The fleet limits for heavy commercial vehicles set to enter into force in 2025 increase the pressure to pave the way for the ramp-up of electromobility in lorries. This goes hand in hand with the development of the relevant charging infrastructure. In its report, published today, WG 5 Connecting mobility and energy networks, sector integration of the NPM is providing concrete recommendations for action to achieve a needs-based and economical development of private and public charging infrastructure for battery-electric lorries (BEV lorries).
The charging infrastructure for battery-electric lorries is still in its infancy. In light of new legislation coming into force in the next few years and due to the relevant lead times, groundwork must be laid today so that logistics companies, fleet operators, charging infrastructure and vehicle manufacturers as well as infrastructure developers can fund, develop and provide suitable technical solutions and facilities. The report highlights the fact that reliable data on vehicle ramp-up is needed for the logistics sector and infrastructure developers to be prepared to invest. These figures need to be established in closed-door meetings and shared with the relevant market stakeholders.
Based on the charging scenarios identified, the report provides an overview of the sites and charging outputs that will be used to charge BEV lorries privately and publicly. On the basis of the existing Combined Charging Standards (CCS), private charging in depots will be the first area of focus, as well as the development of an initial public network. The charging scenarios clearly show that very high charging outputs of up to 1 megawatt will not always be required, even in the public network, notably in the case of overnight charging where lower charging outputs in combination with load management make more sense.
The network connection plays a key role in both private and public charging; to ensure smooth implementation, it is crucial to involve local network operators early on in the process and to provide the necessary information on output requirements for planning purposes. The report also clarifies that for reasons of time and cost, network connections need to be kept within the medium-voltage range, rather than in the high voltage range; back-up systems and options for individual optimisation are meaningful additional measures.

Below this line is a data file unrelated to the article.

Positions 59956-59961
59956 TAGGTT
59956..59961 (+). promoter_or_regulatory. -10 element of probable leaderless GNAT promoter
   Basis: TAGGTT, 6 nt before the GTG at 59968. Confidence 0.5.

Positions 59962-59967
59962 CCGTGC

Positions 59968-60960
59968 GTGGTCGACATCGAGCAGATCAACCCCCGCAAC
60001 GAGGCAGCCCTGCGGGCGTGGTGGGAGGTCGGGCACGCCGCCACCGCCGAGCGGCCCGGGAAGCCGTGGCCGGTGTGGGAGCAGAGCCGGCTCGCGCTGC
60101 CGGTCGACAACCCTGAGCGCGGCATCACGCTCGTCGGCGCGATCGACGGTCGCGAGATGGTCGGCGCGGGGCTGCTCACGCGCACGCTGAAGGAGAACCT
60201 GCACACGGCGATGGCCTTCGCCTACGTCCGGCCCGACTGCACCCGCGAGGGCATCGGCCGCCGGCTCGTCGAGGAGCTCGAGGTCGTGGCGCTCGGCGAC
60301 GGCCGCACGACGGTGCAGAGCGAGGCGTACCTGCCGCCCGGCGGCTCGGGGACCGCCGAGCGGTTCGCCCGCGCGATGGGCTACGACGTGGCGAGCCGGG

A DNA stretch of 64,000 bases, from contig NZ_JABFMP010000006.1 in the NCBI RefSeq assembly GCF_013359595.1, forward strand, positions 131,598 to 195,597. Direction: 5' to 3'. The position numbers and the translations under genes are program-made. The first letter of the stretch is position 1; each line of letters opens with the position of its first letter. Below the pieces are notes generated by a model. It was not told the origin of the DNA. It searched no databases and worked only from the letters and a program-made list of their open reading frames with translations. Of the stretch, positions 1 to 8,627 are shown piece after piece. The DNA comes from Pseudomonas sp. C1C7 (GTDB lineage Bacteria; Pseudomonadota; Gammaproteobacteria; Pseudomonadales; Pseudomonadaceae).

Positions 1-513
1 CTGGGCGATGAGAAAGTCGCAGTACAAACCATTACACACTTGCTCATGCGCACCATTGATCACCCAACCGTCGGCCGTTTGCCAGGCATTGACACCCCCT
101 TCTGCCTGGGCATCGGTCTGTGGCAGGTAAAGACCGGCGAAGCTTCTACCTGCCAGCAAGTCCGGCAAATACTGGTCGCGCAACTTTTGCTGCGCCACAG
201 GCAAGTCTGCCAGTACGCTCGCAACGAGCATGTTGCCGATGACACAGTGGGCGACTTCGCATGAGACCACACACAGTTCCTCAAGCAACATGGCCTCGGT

Sites and viability
A more detailed analysis of sites and financial viability for depot charging shows that the fitting out of service yards with charging infrastructure should be a priority. In order to implement this, logistics companies require sufficient support in terms of finance and processes when upgrading their fleets and developing the necessary charging infrastructure.
Public charging comes with its own challenges regarding sites and financial viability, including the space available for lorry charging bays. As an initial step, free areas at lorry stops and service stations should be used in addition to conveniently located service yards and exhibition grounds. Subsequently, when ramp-up is in full swing, new sites alongside primary transport routes can also be opened up. The question of where the charging socket is to be positioned in the vehicle needs to be fully resolved and standardised so that sites can be planned effectively.
When it comes to the financially viable operation of public charging infrastructure, there will be a viability gap during the ramp-up phase which needs to be closed, e.g. via fast-start financing or an allocation model similar to the one being prepared for cars. However, the higher demands on sites and charging technology for BEV lorries will have to be taken into account.
Finally, digitalisation will be key, especially in the area of public charging infrastructure for lorries, including the necessity of a reservation system. The report shows that public charging infrastructure needs to offer a reservation option to ensure the smooth operation of the logistics sector, i.e. journeys and arrival times can be planned precisely. Greater clarity is needed with regard to the duties, responsibilities and liability of those involved, a fair use policy and the conditions for technical implementation.
The report is available to download on https://www.plattform-zukunft-mobilitaet.de/en/berichte/.
About NPM – National Platform Future of Mobility
The National Platform Future of Mobility brings together experts in the fields of politics, the private sector, associations, research institutes and NGOs to develop visions for sustainable, environment- and climate-friendly, affordable and competitive mobility in Germany. Presided by Prof. Dr. Henning Kagermann, six working groups develop intermodal guidance for politicians, businesses and society in a technologically-neutral way.
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